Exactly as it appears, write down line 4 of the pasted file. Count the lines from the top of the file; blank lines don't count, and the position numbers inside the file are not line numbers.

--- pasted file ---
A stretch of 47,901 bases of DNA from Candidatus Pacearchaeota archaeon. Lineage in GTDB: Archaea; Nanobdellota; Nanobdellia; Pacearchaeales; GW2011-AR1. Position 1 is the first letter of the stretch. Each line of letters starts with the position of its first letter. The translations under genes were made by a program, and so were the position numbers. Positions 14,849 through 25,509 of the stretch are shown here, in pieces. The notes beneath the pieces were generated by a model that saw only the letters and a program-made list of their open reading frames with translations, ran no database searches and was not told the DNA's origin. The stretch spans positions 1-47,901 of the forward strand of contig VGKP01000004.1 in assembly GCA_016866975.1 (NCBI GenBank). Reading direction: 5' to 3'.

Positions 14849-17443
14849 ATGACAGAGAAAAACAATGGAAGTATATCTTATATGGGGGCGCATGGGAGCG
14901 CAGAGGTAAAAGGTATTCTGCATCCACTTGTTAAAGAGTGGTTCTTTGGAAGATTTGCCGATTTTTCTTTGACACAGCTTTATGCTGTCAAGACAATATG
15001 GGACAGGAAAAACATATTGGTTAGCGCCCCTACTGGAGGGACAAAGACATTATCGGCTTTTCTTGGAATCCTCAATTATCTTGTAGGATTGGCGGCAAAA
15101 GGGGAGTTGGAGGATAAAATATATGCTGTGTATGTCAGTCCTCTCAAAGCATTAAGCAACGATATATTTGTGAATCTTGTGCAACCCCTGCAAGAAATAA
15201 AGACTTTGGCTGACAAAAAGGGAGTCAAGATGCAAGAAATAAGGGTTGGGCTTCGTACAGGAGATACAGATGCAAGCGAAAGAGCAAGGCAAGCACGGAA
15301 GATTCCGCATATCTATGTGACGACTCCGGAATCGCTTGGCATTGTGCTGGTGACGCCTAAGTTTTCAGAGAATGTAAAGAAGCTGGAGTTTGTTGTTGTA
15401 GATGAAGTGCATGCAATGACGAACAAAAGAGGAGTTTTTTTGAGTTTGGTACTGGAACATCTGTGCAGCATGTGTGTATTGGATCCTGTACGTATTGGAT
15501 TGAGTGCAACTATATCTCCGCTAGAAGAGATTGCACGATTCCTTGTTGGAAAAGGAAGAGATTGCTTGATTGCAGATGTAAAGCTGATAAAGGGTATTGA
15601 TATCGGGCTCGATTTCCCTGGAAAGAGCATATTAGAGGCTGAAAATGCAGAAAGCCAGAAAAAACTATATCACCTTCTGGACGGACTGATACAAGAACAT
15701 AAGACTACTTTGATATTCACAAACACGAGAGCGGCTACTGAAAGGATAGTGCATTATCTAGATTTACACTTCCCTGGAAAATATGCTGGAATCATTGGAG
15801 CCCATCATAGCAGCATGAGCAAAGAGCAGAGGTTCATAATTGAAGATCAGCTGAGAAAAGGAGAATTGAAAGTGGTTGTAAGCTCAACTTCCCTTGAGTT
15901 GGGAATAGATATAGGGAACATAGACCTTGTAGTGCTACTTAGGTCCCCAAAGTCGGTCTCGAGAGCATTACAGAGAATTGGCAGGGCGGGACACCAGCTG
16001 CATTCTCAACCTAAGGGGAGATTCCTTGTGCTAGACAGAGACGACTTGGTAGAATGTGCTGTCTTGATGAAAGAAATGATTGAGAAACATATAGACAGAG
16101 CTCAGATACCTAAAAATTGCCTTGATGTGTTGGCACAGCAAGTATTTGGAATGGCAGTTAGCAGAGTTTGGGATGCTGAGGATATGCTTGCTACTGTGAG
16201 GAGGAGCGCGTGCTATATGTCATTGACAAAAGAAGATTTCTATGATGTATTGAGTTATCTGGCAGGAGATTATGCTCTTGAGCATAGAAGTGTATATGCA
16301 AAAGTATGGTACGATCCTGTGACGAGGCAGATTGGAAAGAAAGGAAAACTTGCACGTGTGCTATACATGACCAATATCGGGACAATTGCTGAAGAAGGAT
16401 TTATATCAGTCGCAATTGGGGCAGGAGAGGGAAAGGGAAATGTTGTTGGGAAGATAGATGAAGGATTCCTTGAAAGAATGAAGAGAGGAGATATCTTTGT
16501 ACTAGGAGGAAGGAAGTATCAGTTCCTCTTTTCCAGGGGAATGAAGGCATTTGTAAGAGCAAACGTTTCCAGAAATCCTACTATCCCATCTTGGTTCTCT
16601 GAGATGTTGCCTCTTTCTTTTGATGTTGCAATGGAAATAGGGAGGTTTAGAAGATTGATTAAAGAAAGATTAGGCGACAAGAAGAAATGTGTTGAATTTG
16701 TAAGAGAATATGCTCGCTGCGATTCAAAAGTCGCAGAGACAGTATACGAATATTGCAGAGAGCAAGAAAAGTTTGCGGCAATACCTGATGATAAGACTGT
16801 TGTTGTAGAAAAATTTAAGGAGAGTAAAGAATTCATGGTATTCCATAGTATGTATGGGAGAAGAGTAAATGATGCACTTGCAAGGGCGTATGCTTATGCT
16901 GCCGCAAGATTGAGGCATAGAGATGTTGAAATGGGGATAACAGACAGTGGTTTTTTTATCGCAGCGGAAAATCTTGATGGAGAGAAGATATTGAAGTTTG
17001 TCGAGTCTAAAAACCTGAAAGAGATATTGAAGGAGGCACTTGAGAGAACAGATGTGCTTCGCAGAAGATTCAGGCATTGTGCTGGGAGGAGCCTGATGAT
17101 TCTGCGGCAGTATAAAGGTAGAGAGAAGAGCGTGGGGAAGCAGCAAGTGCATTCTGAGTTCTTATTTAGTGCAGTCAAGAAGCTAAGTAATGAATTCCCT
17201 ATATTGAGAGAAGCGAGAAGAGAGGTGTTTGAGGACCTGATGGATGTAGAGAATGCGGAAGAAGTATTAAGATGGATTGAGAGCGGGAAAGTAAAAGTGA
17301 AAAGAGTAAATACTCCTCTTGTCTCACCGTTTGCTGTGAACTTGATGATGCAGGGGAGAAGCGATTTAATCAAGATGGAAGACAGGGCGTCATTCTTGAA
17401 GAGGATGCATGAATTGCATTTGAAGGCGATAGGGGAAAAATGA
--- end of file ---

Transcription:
14901 CAGAGGTAAAAGGTATTCTGCATCCACTTGTTAAAGAGTGGTTCTTTGGAAGATTTGCCGATTTTTCTTTGACACAGCTTTATGCTGTCAAGACAATATG